Shelter Spotlight: Beagle Freedom Project
Have you ever wondered why so many Beagles are used in laboratory testing? The Beagle Freedom Project shines a light on animal testing and rehabilitates former lab subjects.
While many pharmaceutical companies and cosmetic brands are quick to point out that their products are not tested on animals, the sad reality is that too many still rely on our four-legged friends to beta test their scented lotion and potions before they go to market.
In fact I was shocked and saddened to learn that many animals (beagles in particular) are bred commercially for use in these labs and that they ultimately live out their lives restrained in a cage, being poked and prodded until their usefulness has been exhausted.
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Why beagles? Apparently they are known for being docile, trusting, they adapt well to a caged environment and are cheap to feed. Are you feeling sick yet? Well this is a good news story because from these sad beginnings comes hope for many of these misused pooches. The Beagle Freedom Project is a mission that rescues these dogs after they have done their time as test subjects, giving them a chance to live the life every pup deserves – safe and loved in a forever home. Cue the super-hero music!
The organization began in 2010 when founder Shannon Keith learned that a number of beagles that had been used for experimentation were about to be retired from active duty so to speak. Apparently this is not unusual as many universities and research facilities attempt to find homes for animals when they no longer need them. Keith started up the Beagle Freedom Project and now works with these labs to safely (and legally) remove the little guys, placing them in foster and ultimately loving family homes.
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While my maternal side says “I’ll take two”, the reality is that these pooches have been through a lot and will take time and patience to socialize. They have never known life in a home, walked on a leash or likely even stepped on grass. Many may have inflamed paws from living in cages with wire floors, they will take time to house train and they may be fearful of people following a lifetime of restrained confinement.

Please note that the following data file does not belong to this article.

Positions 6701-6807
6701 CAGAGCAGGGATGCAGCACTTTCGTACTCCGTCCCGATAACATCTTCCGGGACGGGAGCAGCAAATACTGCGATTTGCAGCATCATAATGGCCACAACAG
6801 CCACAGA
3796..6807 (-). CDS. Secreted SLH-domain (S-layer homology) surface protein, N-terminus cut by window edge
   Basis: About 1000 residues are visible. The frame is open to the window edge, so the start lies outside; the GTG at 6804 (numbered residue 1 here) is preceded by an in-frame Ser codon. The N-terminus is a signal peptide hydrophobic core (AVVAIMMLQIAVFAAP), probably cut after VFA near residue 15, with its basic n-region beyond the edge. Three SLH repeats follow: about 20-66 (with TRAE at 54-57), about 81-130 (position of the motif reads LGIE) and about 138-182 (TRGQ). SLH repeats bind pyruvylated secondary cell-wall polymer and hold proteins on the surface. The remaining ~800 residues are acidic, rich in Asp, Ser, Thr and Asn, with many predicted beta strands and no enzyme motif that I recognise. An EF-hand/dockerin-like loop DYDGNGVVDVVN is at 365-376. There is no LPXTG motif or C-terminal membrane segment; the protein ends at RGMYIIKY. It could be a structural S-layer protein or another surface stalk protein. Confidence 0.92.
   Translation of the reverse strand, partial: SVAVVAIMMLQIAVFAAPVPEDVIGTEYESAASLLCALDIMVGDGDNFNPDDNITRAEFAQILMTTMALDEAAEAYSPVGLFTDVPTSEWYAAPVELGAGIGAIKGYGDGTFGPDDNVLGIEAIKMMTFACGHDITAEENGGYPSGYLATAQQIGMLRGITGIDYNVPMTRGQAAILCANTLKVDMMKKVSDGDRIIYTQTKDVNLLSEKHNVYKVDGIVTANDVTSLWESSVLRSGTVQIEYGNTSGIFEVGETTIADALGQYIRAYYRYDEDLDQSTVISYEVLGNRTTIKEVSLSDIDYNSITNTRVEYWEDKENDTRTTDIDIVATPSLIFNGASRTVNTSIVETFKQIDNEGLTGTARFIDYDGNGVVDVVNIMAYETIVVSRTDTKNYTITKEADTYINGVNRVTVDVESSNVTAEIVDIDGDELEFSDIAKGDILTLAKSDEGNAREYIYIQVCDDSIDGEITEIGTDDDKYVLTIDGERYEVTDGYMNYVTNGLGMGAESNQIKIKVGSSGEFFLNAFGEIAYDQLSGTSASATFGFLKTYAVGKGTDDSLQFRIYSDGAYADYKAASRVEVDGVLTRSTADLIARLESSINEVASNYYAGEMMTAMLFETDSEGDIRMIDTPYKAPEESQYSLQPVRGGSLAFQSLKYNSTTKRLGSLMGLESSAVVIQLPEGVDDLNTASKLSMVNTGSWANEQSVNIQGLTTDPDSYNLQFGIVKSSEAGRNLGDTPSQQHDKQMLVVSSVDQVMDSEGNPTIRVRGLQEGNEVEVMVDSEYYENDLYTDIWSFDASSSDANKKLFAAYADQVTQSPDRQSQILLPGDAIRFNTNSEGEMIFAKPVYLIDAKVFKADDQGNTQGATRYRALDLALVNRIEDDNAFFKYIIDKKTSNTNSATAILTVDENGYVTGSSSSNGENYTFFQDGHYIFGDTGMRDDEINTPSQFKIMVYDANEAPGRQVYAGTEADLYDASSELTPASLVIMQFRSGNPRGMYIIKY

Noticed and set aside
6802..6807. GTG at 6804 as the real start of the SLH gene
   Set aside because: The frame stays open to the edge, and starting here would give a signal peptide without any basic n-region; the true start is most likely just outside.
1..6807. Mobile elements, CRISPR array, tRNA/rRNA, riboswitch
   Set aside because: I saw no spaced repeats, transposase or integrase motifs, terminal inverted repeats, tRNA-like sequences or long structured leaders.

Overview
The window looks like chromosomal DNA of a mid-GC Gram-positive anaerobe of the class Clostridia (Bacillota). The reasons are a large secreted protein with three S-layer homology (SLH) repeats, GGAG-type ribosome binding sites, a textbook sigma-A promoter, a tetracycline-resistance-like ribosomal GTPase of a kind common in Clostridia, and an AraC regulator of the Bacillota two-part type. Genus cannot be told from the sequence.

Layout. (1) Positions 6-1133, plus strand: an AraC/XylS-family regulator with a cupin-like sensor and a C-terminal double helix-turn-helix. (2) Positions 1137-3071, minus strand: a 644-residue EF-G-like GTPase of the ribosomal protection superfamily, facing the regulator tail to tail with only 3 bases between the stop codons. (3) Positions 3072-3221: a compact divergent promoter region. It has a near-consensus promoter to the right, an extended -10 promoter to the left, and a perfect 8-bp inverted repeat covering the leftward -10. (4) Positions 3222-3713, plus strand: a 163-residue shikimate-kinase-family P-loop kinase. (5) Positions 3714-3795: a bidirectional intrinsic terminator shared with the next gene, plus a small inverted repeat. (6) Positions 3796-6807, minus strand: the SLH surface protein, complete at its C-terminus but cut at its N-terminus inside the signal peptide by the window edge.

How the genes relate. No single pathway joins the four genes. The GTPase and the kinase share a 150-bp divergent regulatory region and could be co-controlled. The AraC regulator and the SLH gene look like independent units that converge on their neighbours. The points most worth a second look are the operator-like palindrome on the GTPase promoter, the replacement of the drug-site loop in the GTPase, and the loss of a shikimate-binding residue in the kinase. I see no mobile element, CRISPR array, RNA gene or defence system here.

The upside is that if you’re reading this and still thinking you’re up for the challenge, the love and companionship you offer these wee lost souls will be rewarded ten-fold.
But the Beagle Freedom Project has a mission that goes beyond rescuing and rehabilitating these dogs. Their goal is to convince more research facilities to allow these unloved animals to be given a second chance at life by being adopted out rather than destroyed. Beagle Freedom Project is a service of Animal Rescue, Media & Education (ARME), a non-profit advocacy group that formed back in 2004 to eliminate the suffering of all animals through rescue, public education and outreach. Their Shelter Drive is now an annual tradition that provides homeless and shelter animals with beds, toys and treats. Hey, add kids and a yard and you’ve covered just about every basic necessity of a happy dog’s life!
If you’d like to learn more or donate to the cause, visit Beagle Freedom Project’s website.
Mary Simpson is an animal-loving writer and communications professional. A soft touch for anything stray, she shares her century home with an eclectic collection of rescues that include orange tabby Chico, tuxedo Simon, and jet black Owen. She enjoys running, politics, exploring local wine regions and is an avid supporter of the “shop local” movement.